Effects of pioglitazone in combination with metformin or a sulfonylurea compared to a fixed-dose combination of metformin and glibenclamide in patients with type 2 diabetes.
ABSTRACT This study was designed to compare the effectiveness of co-administration of pioglitazone with metformin or a sulfonylurea (SU), with a fixed-dose combination of metformin and glibenclamide on glycemic control and beta-cell function in patients with type 2 diabetes.
Patients (n = 250) treated with metformin (<or=3 g/day) or an SU as monotherapy for >3 months and with glycosylated hemoglobin (HbA(1c)) between 7.5% and 11% inclusive were randomized to receive either pioglitazone (15-30 mg/day) as add-on therapy to metformin or an SU or a fixed-dose combination of metformin (400 mg) and glibenclamide (2.5 mg) (up to three tablets per day) for 6 months. HbA(1c) and fasting plasma glucose (FPG) were measured at baseline and 2, 4, and 6 months. C-peptide levels were measured at baseline and 6 months, and post-challenge glucose and insulin responses were measured.
After 6 months, pioglitazone-based and fixed-dose metformin + glibenclamide resulted in similar reductions in HbA(1c) (-1.11% vs. -1.29%, respectively; P = 0.192) and FPG (-2.13 vs. -1.81 mmol/L, respectively; P = 0.370). Patients treated with pioglitazone for 6 months had significantly reduced C-peptide levels compared with baseline (-0.09 nmol/L, P = 0.001), while patients receiving fixed-dose metformin + glibenclamide combination had slightly increased C-peptide levels (+0.04 nmol/L, P = 0.08). Pioglitazone treatment also improved post-challenge insulin responses.
Co-administration of pioglitazone with metformin or an SU is an effective alternative to fixed-dose metformin + glibenclamide combination for patients with type 2 diabetes. The complementary effects of pioglitazone with either metformin or an SU may also have the potential to preserve beta-cell function and delay the progression of type 2 diabetes.
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ABSTRACT: Oral antidiabetics have comparable safety and efficacy when used as fixed-dose combination therapies (FDCT) or loose-pill combination therapies (LPCT) for patients with T2DM. To evaluate alternative outcomes to safety and efficacy with FDCT, a systematic review of literature was conducted. Searches of Medline/Embase databases from 1998 to 2009 used predefined terms: 'fixed-dose combination', 'loose-dose combination' and 'diabetes'. Abstracts were reviewed from ISPOR, ADA, and EASD meetings (1998-2009). T2DM studies reporting adherence, patient-reported outcomes, costs, resource use or cost effectiveness were included. Seventeen studies met the search criteria. Seven studies reported adherence. Adherence was 10-13% higher for FDCT than LPCT in patients starting combination therapy. Adherence decreased 1.5% and 10.0% when switching from monotherapy to combination therapy for FDCT and LPCT respectively (p < 0.001). Switching to FDCT increased adherence 3.5%-12.4%, while remaining on LPCT changed adherence -1.5% to 5.0% (p < 0.005). For patients newly initiating OAD medication, one study found no adherence advantage for FDCT compared with monotherapy or LPCT. Five RCTs reported treatment satisfaction. Four publications reported patients preferred FDCT using the Diabetes Treatment Satisfaction Questionnaire (DTSQ). One publication reported improved satisfaction for one DTSQ subscale. Five abstracts reported economic outcomes. Two abstracts determined patients on FDCT used fewer healthcare resources and had decreased direct monthly healthcare costs versus LPCT. Two cost-effectiveness analyses determined clinical benefits from clinical trials translate into cost savings and increased life expectancy. One budget impact model reported minimal budget impact. (1) There was limited published literature identified in this review. (2) FDCT are oral medications; these findings may only be relevant to those individuals taking an oral antidiabetic therapy. (3) Publication and reporting biases may exist. The published literature suggested that T2DM patients treated with FDCT may have better adherence, improved satisfaction, and lower direct medical costs, compared to those treated with LPCT.Current Medical Research and Opinion 04/2011; 27(6):1157-68. DOI:10.1185/03007995.2011.570745 · 2.37 Impact Factor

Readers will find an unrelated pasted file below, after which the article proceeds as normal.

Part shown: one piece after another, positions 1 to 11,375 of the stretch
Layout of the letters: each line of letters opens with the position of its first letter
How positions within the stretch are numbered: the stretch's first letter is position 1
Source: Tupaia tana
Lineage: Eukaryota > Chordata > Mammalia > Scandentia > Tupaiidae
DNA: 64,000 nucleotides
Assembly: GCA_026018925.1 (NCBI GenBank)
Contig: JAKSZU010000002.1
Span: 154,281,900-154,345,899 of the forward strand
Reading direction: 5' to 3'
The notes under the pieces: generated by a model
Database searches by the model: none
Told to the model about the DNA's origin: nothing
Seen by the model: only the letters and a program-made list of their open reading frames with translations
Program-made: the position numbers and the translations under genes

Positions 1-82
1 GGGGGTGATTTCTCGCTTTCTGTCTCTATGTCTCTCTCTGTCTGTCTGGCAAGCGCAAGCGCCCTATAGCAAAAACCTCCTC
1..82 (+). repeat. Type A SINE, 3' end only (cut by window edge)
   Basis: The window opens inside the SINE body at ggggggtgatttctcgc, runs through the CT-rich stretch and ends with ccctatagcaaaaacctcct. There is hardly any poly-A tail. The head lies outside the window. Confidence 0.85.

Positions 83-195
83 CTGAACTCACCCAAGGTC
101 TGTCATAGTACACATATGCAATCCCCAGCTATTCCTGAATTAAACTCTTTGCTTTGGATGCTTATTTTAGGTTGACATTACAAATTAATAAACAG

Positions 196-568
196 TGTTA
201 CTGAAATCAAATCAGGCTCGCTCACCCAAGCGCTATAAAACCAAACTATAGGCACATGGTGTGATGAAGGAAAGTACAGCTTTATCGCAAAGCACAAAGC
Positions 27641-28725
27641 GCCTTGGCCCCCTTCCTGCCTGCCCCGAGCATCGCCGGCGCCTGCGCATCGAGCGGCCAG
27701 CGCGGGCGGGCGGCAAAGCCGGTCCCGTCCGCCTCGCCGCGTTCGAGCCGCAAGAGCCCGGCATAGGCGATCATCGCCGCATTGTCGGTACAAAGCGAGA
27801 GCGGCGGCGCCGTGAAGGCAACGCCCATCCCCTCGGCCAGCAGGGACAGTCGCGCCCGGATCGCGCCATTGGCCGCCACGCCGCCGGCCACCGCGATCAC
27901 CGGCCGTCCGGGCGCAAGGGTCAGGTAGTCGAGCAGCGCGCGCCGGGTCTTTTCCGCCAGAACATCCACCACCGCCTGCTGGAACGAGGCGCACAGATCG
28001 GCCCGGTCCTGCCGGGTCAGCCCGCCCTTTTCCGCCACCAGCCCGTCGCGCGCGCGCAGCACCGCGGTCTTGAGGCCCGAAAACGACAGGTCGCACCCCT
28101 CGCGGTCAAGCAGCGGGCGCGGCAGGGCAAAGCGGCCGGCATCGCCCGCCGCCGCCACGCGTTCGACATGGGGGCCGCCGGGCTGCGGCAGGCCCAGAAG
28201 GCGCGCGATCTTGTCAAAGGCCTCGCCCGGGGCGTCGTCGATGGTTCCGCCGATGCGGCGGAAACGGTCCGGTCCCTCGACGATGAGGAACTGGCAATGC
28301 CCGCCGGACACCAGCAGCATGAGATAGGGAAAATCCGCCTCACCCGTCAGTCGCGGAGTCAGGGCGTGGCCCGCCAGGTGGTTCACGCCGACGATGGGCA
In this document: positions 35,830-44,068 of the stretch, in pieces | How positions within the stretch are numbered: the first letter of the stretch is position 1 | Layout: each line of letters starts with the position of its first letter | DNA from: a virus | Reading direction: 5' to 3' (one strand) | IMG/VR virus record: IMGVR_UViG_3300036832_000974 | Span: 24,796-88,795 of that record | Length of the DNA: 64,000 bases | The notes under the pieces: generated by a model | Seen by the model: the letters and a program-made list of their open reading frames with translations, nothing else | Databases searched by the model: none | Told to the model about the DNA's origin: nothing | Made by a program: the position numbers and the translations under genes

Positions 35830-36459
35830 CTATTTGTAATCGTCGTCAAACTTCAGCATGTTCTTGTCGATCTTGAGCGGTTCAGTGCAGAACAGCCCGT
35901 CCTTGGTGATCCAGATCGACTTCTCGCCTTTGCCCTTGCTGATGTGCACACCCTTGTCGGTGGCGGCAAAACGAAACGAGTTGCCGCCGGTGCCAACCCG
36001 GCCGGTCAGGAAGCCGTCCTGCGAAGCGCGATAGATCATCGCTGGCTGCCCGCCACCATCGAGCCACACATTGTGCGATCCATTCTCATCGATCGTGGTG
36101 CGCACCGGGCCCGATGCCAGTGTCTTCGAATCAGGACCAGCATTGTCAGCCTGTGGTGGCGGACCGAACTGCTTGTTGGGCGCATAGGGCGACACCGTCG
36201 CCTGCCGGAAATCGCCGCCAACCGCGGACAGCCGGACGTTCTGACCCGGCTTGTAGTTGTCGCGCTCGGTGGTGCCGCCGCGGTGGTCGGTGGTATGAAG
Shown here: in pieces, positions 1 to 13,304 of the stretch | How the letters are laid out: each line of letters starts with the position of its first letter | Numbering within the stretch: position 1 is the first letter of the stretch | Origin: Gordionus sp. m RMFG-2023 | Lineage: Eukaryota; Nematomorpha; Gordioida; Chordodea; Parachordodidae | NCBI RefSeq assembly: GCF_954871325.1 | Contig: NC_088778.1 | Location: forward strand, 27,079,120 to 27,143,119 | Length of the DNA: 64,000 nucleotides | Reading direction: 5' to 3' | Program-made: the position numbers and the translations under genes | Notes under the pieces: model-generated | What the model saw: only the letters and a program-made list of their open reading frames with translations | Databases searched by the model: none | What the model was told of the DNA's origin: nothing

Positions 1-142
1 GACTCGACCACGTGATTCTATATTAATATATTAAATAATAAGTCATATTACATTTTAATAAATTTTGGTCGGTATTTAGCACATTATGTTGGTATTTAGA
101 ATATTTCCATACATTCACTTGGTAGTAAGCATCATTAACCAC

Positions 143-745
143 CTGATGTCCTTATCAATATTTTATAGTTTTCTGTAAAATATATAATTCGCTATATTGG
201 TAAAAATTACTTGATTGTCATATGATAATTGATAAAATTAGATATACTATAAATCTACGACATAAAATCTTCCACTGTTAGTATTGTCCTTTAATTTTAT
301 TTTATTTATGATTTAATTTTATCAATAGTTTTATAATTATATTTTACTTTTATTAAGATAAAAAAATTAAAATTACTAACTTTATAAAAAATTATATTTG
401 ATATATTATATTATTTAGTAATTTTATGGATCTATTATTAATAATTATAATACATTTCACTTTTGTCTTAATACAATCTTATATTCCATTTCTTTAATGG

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ABSTRACT: Background Biological systems are robust and complex to maintain stable phenotypes under various conditions. In these systems, drugs reported the limited efficacy and unexpected side-effects. To remedy this situation, many pharmaceutical laboratories have begun to research combination drugs and some of them have shown successful clinical results. Complementary action of multiple compounds could increase efficacy as well as reduce side-effects through pharmacological interactions. However, experimental approach requires vast cost of preclinical experiments and tests as the number of possible combinations of compound dosages increases exponentially. Computer model-based experiments have been emerging as one of the most promising solutions to cope with such complexity. Though there have been many efforts to model specific molecular pathways using qualitative and quantitative formalisms, they suffer from unexpected results caused by distant interactions beyond their localized models. Results In this work, we propose a rule-based multi-scale modelling platform. We have tested this platform with Type 2 diabetes (T2D) model, which involves the malfunction of numerous organs such as pancreas, circulation system, liver, and adipocyte. We have extracted T2D-related 190 rules by manual curation from literature, pathway databases and converting from different types of existing models. We have simulated twenty-two T2D drugs. The results of our simulation show drug effect pathways of T2D drugs and whether combination drugs have efficacy or not and how combination drugs work on the multi-scale model. Conclusions We believe that our simulation would help to understand drug mechanism for the drug development and provide a new way to effectively apply existing drugs for new target. It also would give insight for identifying effective combination drugs.BMC Medical Informatics and Decision Making 04/2013; 13(1). DOI:10.1186/1472-6947-13-S1-S4 · 1.50 Impact Factor